Why do people host a teen from another country?
I’ve been thinking about this lately, as all the foreign student exchange programs struggled to find host families by the U.S. government deadline for all the students who had applied to come to the U.S. for an exchange year. It seemed harder this year to find families. That perception seems to be borne out by the numbers – maybe it’s anecdotal or maybe it’s just regional, but many local schools have reported fewer exchange students being enrolled than usual.
Maybe it’s the economy making people nervous about the financial burden of feeding another person. But in some regions of the country, numbers were up. So I’ll leave the mystery of “why not” to the number crunchers to figure out; I’m going to focus on the other side of the coin: why we *do* host.
Yes, the teen years can be a challenge, and yes, it’s a challenge to make someone part of your family who comes in with no connection to you. But there are many reasons why Americans (and others) have been enthusiastically choosing to host teens from other countries for many years. The desire to learn from others while passing along your personal view of life in this country is strong. People everywhere are proud of their culture and their country, and want to share their experience. Hosting a student provides an opportunity to learn about another culture from the perspective of what that culture is like on a daily basis, as students share with their host families the differences in their own families. For host families with children, exposing one’s children to other cultures can help them understand other people better and communicate across cultures, and develop tolerances for differences.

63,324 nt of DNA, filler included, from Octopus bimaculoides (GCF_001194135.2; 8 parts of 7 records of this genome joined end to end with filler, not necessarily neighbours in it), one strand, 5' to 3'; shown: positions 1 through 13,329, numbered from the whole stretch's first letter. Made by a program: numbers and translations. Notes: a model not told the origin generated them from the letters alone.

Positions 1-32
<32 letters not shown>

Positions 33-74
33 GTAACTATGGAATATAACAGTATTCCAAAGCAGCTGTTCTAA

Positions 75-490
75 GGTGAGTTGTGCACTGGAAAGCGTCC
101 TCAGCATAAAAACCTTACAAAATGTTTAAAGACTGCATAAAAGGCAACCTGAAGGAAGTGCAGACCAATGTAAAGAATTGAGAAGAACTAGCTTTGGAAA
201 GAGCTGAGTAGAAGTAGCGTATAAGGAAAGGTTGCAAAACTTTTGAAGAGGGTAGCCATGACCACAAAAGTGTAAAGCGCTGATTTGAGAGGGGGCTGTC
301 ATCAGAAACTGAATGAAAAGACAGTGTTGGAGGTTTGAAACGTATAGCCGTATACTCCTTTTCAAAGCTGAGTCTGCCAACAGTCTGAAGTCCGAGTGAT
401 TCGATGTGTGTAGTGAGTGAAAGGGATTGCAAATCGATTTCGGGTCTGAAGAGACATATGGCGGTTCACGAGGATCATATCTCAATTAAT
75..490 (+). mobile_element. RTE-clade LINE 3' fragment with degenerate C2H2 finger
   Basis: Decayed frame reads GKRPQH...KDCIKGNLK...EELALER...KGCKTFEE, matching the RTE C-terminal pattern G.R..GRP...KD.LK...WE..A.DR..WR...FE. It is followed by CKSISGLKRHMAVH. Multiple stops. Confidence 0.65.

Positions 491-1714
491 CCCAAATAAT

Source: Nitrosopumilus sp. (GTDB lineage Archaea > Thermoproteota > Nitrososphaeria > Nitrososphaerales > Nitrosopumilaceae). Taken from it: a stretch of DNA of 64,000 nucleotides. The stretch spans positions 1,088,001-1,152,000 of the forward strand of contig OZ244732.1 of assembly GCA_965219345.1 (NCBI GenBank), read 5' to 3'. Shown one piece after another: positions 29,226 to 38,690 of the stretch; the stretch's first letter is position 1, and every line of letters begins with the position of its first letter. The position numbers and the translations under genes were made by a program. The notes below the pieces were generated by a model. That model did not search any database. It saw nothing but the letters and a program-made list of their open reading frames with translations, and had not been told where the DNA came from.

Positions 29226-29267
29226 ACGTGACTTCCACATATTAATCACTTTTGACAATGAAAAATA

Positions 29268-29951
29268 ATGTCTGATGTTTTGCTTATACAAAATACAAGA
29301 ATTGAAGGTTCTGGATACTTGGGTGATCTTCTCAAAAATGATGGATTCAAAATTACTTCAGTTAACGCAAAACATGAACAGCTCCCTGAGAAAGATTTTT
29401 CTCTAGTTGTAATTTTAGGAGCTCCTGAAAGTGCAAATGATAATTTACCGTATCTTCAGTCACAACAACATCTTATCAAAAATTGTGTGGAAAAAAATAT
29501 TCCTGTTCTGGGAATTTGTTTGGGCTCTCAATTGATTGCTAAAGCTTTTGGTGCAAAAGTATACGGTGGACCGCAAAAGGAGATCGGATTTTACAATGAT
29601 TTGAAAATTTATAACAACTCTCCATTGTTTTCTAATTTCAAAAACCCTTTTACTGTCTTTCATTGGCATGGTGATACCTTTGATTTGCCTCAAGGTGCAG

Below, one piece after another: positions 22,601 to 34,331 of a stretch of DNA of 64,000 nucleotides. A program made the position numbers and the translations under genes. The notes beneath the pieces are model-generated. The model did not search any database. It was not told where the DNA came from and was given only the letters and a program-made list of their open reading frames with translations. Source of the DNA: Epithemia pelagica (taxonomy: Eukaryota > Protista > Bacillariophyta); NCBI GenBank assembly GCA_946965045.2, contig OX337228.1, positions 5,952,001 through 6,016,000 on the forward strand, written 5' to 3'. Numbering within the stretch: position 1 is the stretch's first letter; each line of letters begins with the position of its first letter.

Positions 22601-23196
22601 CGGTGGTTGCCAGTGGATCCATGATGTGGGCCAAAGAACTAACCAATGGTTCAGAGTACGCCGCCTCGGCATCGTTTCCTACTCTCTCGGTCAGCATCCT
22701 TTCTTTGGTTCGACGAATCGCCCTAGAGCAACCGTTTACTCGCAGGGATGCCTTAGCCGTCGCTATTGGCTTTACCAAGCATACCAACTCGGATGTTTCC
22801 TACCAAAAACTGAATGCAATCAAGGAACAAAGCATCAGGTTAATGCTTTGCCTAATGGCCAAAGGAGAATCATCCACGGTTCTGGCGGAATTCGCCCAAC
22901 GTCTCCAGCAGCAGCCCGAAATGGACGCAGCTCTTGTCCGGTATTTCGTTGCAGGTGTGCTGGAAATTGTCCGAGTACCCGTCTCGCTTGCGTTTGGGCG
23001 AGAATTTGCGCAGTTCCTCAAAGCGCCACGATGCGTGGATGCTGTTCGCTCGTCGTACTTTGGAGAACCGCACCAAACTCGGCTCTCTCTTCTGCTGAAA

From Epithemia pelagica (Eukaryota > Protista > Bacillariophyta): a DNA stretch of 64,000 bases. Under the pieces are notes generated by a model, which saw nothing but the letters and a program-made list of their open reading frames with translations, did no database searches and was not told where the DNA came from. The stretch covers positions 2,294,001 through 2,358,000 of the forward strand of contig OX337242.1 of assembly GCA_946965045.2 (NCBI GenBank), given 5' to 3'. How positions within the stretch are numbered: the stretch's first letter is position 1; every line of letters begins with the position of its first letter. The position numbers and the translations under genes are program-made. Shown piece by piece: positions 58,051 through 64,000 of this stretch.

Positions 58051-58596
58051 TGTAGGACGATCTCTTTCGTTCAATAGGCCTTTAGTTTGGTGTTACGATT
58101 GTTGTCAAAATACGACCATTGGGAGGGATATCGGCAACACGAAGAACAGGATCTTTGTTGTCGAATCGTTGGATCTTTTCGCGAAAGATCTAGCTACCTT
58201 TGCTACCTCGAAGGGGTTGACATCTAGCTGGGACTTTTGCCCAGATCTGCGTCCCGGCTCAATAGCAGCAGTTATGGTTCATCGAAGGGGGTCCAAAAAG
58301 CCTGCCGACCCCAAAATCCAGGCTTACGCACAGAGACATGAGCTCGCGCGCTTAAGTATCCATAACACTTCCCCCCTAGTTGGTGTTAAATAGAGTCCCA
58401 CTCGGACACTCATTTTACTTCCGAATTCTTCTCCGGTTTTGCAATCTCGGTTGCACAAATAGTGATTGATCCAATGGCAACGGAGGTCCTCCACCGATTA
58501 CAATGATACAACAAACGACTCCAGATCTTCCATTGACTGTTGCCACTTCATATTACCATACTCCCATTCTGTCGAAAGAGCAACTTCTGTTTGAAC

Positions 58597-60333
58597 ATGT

What it really comes down to, I think, is this:
* Students tasting a freshly baked Voodoo Donut for the very first time (if you don’t know what that is – come to Portland and find out for yourself!) – and reminding us how good they taste.
* A boy from Italy playing volleyball in a school tournament (a game that in America is usually considered a “girl’s” sport) and becoming known throughout the school for the rest of the school year as the Volleyball King – and reminding us that it takes courage to stand up and be different.
* Coming around the curve on Highway 101 on the Oregon coast and seeing Haystack Rock loom up out of the surf and hearing the “oh wow” from the back seat – and reminding us that yes, it really is a pretty cool sight.
* Just the other day, a student from Spain told me about how much fun she was having learning how to be a cheerleader. “We don’t have this at home,” she reminded me excitedly. “This is America. I am living my own American dream.”
Yes, it’s hard work hosting and advising the kids all year. Yes, it’s only September and we coordinators, counselors, and host families will have teen issues and angst to deal with in October and December and February. But we live for the grins and the smiles, the looks of awe and amazement, the courage of 16 and 17 year olds — and for the airport pickups of former students when they come back to visit a year (or two or four or ten years) later and having them shout “shotgun” to get the front seat and arguing with their “brothers” before you even leave the airport. Family is family, after all, no matter where they started.